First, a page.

George of Cappadocia
Georgius, commonly called of Cappadocia (Athan. Ep. ad Episc. 7); Arian intruding bishop of Alexandria (356–361). He was born, according to Ammianus Marcellinus, at Epiphania in Cilicia (xxii. 11, 3), and, if so, must have been Cappadocian only by descent. Gregory Nazianzen describes him as not purely free-born (Orat. xxi. 16), and as "unlearned," but he undoubtedly collected a library which Julian, no bad judge, describes as "very large and ample," richly stored with philosophical, rhetorical, and historical authors, and with various works of "Galilean" or Christian theology (Epp. 9, 36). In February 356, after Athanasius had retired from Alexandria in consequence of the attack on his church, which all but ended in his seizure, he heard that George was to be intruded into his throne, as Gregory had been sixteen years previously. George arrived in Alexandria, escorted by soldiers, during Lent 356 (de Fug. 6). His installation was a signal for new inflictions on Alexandrian church-people. "After Easter week," says Athanasius (ib.), "virgins were imprisoned, bishops led away in chains" (some 26 are named in Hist. Arian. 72) ; "attacks made on houses"; and on the first Sunday evening after Pentecost a number of people who had met for prayer in a secluded place were cruelly maltreated by the commander, Sebastian, a "pitiless Manichaean," for refusing to communicate with George.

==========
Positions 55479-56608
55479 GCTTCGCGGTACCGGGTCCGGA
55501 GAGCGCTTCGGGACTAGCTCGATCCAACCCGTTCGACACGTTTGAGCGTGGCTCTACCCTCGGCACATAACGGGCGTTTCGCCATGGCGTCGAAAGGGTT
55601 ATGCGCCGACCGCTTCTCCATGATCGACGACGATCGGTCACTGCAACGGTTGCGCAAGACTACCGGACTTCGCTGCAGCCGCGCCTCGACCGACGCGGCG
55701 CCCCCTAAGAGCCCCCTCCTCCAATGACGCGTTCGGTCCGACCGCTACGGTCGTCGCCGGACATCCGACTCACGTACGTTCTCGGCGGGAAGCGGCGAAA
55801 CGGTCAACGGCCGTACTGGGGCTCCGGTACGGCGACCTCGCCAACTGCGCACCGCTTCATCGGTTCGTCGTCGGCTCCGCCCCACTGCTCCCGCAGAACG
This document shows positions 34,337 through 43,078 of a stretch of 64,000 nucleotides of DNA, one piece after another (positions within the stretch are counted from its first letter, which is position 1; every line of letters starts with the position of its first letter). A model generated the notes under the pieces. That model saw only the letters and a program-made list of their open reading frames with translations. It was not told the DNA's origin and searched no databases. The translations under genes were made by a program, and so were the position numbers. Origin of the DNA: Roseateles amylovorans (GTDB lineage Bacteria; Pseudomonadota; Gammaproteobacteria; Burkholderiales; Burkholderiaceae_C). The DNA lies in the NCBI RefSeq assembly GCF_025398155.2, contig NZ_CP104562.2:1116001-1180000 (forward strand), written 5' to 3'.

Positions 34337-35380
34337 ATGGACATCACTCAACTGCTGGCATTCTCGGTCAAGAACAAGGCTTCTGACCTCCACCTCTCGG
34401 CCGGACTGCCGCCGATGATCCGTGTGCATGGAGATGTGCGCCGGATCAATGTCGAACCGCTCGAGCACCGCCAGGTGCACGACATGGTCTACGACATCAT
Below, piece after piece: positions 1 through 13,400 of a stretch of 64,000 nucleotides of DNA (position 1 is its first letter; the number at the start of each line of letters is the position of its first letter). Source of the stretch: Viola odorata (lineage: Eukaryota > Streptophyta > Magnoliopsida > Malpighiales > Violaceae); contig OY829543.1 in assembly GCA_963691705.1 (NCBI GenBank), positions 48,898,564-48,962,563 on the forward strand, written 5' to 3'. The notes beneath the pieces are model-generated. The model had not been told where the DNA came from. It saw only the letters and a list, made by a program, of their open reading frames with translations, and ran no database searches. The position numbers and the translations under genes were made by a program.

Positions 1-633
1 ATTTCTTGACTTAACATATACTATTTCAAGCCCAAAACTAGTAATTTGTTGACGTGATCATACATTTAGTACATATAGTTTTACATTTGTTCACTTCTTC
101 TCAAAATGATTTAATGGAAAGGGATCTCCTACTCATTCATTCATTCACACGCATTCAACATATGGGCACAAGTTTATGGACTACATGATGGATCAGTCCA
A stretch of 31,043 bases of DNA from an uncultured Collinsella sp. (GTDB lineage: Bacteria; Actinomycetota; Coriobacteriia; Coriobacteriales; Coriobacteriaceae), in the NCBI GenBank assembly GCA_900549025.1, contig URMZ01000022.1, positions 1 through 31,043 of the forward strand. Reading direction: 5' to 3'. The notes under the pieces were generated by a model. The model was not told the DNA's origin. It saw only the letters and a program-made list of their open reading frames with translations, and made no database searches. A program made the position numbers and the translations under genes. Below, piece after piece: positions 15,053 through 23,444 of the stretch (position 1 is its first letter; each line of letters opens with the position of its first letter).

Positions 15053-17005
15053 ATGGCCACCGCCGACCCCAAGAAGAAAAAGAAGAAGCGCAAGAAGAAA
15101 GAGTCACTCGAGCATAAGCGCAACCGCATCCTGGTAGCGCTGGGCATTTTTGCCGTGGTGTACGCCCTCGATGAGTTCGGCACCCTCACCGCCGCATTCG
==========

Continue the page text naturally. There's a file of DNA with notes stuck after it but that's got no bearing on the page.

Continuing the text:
The intruding bishop was a man of resolution and action (Soz. iii. 7). Gregory of Nazianzus, who disparages his abilities, admits that he was like a "hand" to the Arians, while he employed an eloquent prelate — probably Acacius — as a "tongue." He belonged to the Acacian section of the party, and was consequently obnoxious to the semi-Arians, who "deposed him" in the council of Seleucia. He allowed the notorious adventurer Aetius, founder of the Anomoeans or ultra-Arians, to officiate as deacon at Alexandria, after having been ordained, as Athanasius tells us (de Synod. 38), by Leontius of Antioch, although he afterwards "compelled" the Arian bishops of Egypt to sign the decree of the Acacian synod of Constantinople of 360 against Aetius (Philost. iii. 2). He induced Theodore, bishop of Oxyrynchus, to submit to degradation from the ministry and to be reordained by him as an Arian bishop (Lib. Marcell. et Faustini, Sirmond. i. 135). He managed to keep the confidence of Constantius, who congratulated the Alexandrians on having abandoned such "grovelling teachers" as Athanasius and entrusted their "heavenward aspirations" to the guidance of "the most venerable George" (Athan. Apol. to Const. 30, 31). But George was far from recommending his form of Christianity either to the orthodox or to the pagans of Alexandria. "He was severe," says Sozomen, "to the adherents of Athanasius", not only forbidding the exercise of their worship, but "inflicting imprisonment and scourges on men and women after the fashion of a tyrant"; while, towards all alike, "he wielded his authority with more violence than belonged to the episcopal rank and character." He was "hated by the magistrates for his supercilious demeanour, by the people for his tyranny" (Soz. iv. 10, 30). He stood well with Constantius, who was guided theologically by the Acacians; and it was easy for the "pope" of Alexandria to embitter his sovereign (as Julian says he did, Ep. 10) against the Alexandrian community, to name several of its members as disobedient subjects, and to suggest that its grand public buildings ought by rights to pay tax to the treasury (Ammian. etc.). He showed himself a keen man of business, "buying up the nitre-works, the marshes of papyrus and reed, and the salt lakes" (Epiph. Haer. lxxvi.). He manifested his anti-pagan zeal by arbitrary acts and insulting speeches, procured the banishment of Zeno, a prominent pagan physician (Julian, Ep. 45), prevented the pagans from offering sacrifices and celebrating their national feasts (Soz. iv. 30), brought Artemius, "duke" of Egypt, much given to the destruction of idols (Theod. iii. 18), with an armed force into the superb temple of Serapis at Alexandria, which was forthwith stripped of images, votive offerings, and ornaments (Julian, l.c.; Soz. l.c.).